Best actress of the year! (A placeholder for all the rest of my lists)

1 January 2012

The forthcoming Feminéma La Jefita statuette, based on genuine Cycladic art!

Here’s the thing about Best-of-the-Year lists: people like me haven’t seen half the motherfucken films because we live in Regular America, where they dribble great indie films out to us as if they’re rare commodities that only goddamn Newyoricans and Angelenos get to see.

This is too bad, because I’ve just invented the soon-to-be-coveted La Jefita statuette, to be awarded sparingly and only in person by me to artists of my choosing.

When I finally get a crack at these films of which I have heard so much good stuff, I have a big plan for categories of:

  • Best Feminist Film (will it be Girl With the Dragon Tattoo??)
  • Best Female-Directed Film (once I get the chance to see We Need to Talk About Kevin and Pariah, dammit)
  • Best Female-Oriented Film (will it be Poetry?? or will Hanna or The Lady edge it out? is it even possible I could see Kenneth Lonergan’s Margaret??)

In my heart of hearts, I’d also like to add far more idiosyncratic categories like:

  • Most Feminist Period Drama That Avoids Anachronism
  • Sexiest Scene in Which a Woman Eats Food
  • Best Fight Scene in Which A Woman Kicks a Man’s Ass
  • Most Realistic Dialogue That Women Might Actually Say
  • Best Role for a Veteran Actress Who Is Not Helen Mirren or Meryl Streep

Stay tuned on that one. I have to gird myself for controversy.

Only one award is ready to be given: BEST ACTRESS! Because no other performance by an actress can possibly beat out Joyce McKinney — as herself — in Errol Morris’s Tabloid.

She’s amazing! Is she BAT-SHIT CRAZY or BARKING MAD, the way one tabloid journalist portrays her? or a hopeless romantic, which is how she describes herself (and how she seems to have lived her life)? Does she really have a genius-level IQ? What really happened in that cottage in Devon in 1977? And who’s been threatening bloggers like me with lawsuits ever since the documentary was released?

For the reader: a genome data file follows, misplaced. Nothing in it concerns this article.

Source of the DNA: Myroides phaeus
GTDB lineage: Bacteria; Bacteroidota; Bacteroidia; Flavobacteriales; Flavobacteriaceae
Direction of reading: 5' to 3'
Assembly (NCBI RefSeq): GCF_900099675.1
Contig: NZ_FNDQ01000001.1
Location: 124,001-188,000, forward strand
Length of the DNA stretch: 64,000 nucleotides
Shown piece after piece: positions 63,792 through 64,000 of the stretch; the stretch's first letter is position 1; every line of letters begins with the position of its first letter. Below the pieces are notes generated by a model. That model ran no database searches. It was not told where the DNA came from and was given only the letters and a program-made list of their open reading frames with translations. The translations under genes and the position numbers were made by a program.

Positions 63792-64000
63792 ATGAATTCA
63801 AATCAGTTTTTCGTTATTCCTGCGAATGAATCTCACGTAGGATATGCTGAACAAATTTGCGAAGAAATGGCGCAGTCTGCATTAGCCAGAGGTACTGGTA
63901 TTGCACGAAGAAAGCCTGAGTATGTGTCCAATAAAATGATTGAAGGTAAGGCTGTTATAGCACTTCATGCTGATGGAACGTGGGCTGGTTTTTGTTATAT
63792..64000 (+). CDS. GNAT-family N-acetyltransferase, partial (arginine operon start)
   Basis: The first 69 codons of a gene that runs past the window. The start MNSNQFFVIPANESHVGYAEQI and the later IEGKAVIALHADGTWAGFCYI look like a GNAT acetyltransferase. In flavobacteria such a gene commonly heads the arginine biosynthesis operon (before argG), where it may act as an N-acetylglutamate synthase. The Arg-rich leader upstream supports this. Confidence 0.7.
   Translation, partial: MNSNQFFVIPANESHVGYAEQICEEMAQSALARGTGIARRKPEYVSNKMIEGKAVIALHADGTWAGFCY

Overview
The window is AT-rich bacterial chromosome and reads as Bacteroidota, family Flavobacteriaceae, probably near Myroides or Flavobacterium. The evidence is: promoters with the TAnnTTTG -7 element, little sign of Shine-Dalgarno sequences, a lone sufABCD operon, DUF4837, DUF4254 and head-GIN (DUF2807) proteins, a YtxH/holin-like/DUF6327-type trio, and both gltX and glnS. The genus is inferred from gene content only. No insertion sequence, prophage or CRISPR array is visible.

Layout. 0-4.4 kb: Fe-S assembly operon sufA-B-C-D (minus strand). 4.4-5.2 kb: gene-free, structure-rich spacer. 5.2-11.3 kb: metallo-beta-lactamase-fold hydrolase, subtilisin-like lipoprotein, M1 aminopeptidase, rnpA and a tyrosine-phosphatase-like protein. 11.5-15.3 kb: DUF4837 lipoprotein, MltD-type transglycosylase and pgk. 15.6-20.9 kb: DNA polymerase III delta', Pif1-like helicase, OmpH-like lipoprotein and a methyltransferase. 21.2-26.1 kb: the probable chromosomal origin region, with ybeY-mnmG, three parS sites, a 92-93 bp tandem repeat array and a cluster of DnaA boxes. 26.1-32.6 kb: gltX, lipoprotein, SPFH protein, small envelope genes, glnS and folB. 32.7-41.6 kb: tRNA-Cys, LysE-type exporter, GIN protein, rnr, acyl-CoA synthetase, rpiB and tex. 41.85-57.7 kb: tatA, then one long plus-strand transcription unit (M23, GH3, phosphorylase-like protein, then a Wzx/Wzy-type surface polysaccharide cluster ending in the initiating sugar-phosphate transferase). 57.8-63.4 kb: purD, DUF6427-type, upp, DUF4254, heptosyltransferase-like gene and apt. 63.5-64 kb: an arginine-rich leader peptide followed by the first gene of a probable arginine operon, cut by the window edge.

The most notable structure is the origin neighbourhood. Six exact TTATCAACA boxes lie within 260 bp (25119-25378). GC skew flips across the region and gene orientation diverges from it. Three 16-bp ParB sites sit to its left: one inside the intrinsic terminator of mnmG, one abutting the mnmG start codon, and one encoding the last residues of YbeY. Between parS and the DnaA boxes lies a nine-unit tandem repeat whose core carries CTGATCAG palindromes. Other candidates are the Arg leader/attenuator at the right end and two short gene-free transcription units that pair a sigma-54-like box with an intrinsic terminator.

Joyce McKinney is riveting, beautiful, clever, and unforgettable. I don’t care if it was a documentary: McKinney is playing the part of McKinney, and she’s doing it brilliantly.

Congratulations, Joyce — you are the first-ever winner of Feminéma’s marble La Jefita statuette!

9 Responses to “Best actress of the year! (A placeholder for all the rest of my lists)”

  1. tam Says:

    I LOVE your categories, and look forward to what you’ll come up with on:

    Sexiest Scene in Which a Woman Eats Food
    (I’m going to think hard on this category. May have to go back years to find an excellent one!)

    Best Role for a veteran Actress not MS or HM:….
    have not seen the film yet, but perhaps Janet McTeer (who I love) in a small role in Albert Nobbs?

    Haven’t heard of Joyce McKinney or Tabloid. Intriguing. Will search for it. But likely not available in Canada 😦

    • Didion Says:

      Oh, if only I had a chance to see Albert Nobbs. I’ve heard mixed things about it so far, but the buzz on Janet McTeer is amazing.

      Still considering other categories. Let me know if you think of a good one.

  2. tam Says: